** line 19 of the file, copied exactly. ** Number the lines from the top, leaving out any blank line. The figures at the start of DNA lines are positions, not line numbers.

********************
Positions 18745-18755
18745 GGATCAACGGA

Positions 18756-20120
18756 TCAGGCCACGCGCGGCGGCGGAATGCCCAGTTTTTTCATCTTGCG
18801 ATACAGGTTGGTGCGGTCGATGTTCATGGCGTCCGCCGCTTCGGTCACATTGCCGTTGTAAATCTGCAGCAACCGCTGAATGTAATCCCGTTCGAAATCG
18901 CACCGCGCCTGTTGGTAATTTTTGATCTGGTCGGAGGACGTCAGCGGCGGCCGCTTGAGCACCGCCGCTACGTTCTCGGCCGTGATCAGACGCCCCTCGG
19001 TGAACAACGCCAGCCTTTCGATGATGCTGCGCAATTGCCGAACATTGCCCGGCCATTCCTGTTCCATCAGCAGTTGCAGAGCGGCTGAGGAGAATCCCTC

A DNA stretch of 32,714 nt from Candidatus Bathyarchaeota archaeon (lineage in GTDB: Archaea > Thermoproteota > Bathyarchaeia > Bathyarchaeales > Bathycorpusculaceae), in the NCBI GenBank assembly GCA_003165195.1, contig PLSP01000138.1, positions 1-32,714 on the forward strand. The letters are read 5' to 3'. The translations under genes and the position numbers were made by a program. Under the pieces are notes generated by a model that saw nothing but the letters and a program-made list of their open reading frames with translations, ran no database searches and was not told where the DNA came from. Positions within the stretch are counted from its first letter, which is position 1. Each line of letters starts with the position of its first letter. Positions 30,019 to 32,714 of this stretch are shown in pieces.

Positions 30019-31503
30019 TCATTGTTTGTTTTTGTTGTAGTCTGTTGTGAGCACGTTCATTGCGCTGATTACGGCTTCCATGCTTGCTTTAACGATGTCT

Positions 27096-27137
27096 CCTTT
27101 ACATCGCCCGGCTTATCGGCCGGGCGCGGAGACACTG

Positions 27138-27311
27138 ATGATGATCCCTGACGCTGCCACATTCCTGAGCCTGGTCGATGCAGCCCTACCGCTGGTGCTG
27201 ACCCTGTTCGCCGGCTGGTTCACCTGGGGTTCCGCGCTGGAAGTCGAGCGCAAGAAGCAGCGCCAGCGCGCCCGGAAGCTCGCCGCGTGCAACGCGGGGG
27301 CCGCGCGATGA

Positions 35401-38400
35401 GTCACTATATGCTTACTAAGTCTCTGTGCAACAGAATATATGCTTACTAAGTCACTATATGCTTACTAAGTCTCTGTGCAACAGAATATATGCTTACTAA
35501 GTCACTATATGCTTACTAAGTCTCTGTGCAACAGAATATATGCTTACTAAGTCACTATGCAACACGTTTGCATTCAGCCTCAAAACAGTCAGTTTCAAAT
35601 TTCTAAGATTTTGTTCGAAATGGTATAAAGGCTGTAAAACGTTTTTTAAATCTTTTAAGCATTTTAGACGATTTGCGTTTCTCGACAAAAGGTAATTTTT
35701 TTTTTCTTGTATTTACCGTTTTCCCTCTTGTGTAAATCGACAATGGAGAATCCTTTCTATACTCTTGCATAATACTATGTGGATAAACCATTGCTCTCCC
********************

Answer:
35401 GTCACTATATGCTTACTAAGTCTCTGTGCAACAGAATATATGCTTACTAAGTCACTATATGCTTACTAAGTCTCTGTGCAACAGAATATATGCTTACTAA